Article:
Festival combines camping, creek and bluegrass music

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It’s become known as a festival with character.

In only its second year, the Nippersink Music and Arts Festival July 4-5 in Spring Grove is expected to draw hundreds of artists and fans of bluegrass to what organizers describe as a laid-back, family-friendly appreciation of music.

Visitors can drive, bike, hike and even canoe to the festival, situated along the Nippersink Creek on Solon Road. They’re invited to come for the day or camp overnight to take in a weekend’s worth of 39 musical acts from seven states and other entertainment, including hula hoop, kung fu, guitar and yoga workshops.

“We all grew up big music lovers, and there was just nothing like this in the area,” said Jeremy Bates, one of the event’s organizers who also performs with the band Huckleberry Green.

“We have a lot of beautiful property in the area, and we figured we’d do something with it,” Bates said. “Some of [these bands] are really up-and-coming and doing some big things. We’re trying to introduce a lot of these bands to the region and the community.”

Among the numerous acts are headliner Hot Buttered Rum, a progressive bluegrass act based in San Francisco, Rumpke Mountain Boys, The Heard, Horsehoes & Hand Grenades and Pert’ Near Sandstone.

The bands are well-known in the underground music scene, Bates said, and so is the festival.

It’s developed a “great vibe and buzz,” said Adam Greuel, a guitar and dobro player and vocalist with Horseshoes & Hand Grenades, a Stevens Point, Wisconsin-based band.

Touring throughout the country, bands often talk about some of the best festivals to attend, he said.

“The Nippersink is one of the most brought up,” he said. “It’s a special thing, and we’re happy to be a part of it.”

Pert’ Near Sandstone, a string band from Minneapolis and a repeat performer at the festival, became a fan as well.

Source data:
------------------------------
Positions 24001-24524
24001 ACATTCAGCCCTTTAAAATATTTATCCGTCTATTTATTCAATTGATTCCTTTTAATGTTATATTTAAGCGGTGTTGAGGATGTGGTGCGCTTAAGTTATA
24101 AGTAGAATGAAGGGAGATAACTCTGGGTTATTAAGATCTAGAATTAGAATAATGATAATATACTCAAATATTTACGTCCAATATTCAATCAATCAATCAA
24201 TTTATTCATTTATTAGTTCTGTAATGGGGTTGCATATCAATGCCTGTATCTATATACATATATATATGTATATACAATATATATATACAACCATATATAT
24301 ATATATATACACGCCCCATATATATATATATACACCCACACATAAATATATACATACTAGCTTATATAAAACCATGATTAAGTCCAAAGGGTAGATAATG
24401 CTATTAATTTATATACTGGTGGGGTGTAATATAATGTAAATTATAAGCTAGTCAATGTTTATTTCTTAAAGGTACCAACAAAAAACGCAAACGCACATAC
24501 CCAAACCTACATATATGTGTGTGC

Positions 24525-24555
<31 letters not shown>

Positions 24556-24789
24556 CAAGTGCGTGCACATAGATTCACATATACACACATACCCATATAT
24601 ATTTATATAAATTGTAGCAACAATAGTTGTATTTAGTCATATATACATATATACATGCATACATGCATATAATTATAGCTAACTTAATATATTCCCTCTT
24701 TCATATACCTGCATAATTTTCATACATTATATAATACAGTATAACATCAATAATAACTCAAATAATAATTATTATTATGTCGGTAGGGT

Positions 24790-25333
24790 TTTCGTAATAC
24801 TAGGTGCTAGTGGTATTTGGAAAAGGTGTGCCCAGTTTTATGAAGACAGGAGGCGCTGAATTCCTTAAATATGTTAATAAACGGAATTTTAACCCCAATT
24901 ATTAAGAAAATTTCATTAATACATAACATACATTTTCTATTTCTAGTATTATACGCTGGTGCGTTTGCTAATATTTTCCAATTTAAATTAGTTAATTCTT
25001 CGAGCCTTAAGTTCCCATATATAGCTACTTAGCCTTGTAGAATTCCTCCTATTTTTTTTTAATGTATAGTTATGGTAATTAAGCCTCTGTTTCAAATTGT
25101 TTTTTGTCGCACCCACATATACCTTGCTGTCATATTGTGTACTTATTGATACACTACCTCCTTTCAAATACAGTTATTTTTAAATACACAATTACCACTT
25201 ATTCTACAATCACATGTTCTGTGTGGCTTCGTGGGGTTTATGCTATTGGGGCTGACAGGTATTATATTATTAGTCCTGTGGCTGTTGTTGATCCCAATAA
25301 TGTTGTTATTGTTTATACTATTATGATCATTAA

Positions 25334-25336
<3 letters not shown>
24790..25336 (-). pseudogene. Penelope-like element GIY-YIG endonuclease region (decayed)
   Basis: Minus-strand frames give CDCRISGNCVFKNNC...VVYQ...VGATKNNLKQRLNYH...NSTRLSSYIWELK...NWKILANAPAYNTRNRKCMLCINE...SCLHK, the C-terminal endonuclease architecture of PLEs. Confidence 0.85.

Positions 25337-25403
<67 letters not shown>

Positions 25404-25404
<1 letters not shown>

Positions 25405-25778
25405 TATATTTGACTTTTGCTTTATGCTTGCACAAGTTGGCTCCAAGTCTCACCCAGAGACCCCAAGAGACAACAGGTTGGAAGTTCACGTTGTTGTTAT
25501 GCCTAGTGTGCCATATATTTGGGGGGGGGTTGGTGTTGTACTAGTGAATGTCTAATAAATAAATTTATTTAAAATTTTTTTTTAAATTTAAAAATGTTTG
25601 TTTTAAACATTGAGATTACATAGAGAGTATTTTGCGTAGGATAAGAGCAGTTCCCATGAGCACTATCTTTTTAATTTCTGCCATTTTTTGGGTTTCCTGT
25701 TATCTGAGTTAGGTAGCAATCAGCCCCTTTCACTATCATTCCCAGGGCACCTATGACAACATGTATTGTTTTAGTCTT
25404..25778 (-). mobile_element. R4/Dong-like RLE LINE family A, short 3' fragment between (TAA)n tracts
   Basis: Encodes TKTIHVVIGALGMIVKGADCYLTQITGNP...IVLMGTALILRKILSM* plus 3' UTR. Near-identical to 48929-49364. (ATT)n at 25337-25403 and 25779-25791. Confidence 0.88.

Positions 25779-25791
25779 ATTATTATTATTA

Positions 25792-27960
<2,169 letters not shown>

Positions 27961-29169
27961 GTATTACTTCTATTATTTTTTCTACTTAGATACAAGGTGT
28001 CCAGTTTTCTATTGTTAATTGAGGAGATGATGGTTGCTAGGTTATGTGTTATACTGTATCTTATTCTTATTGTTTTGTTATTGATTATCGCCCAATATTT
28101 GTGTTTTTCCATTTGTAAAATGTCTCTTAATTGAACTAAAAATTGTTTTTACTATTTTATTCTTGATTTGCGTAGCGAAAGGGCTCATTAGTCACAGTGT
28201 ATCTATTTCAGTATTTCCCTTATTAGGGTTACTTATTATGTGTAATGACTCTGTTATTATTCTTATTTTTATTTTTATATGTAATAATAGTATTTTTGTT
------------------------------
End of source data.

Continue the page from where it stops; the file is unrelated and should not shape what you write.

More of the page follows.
“A lot of the festivals will try to be bigger than their britches, and try to be this huge pop marketable thing,” said Nate Sipe, who plays mandolin and fiddle, sings and writes for the band. “You don’t necessarily get the character of the land you’re on and the feel of the people living in that area.

“A festival like Nippersink, you really feel like you’re there hanging out with the locals. You’re there with the trees. You’re sleeping in a hammock or pitching a tent by the creek. It definitely has more of a local vibe to it.”

Drawing its name from an expression their grandfathers used to say – “Pert’ near” or pretty close – and a reference to the Mississippi river bluffs where they grew up and still live, the band has toured for about 10 years playing its string band music.

Band members are influenced by old-time music known as dance music rather than performance-based, Sipe said.

“Most people would call it bluegrass because we have the typical banjo, guitar and upright bass. We go for more of a traditional slant to it, kind of pre-dating bluegrass,” Sipe said.

“We’re all about playing hard, dancing and kicking up dirt.”

Along with the music, the festival also tries to promote environmental causes by working with community groups, such as the McHenry County Conservation District, and by donating proceeds to the Nippersink Watershed Association.

“We’re not only trying to throw a music festival, but we’re also trying to have that opportunity to get a little bit of environmental awareness out there,” Bates said.

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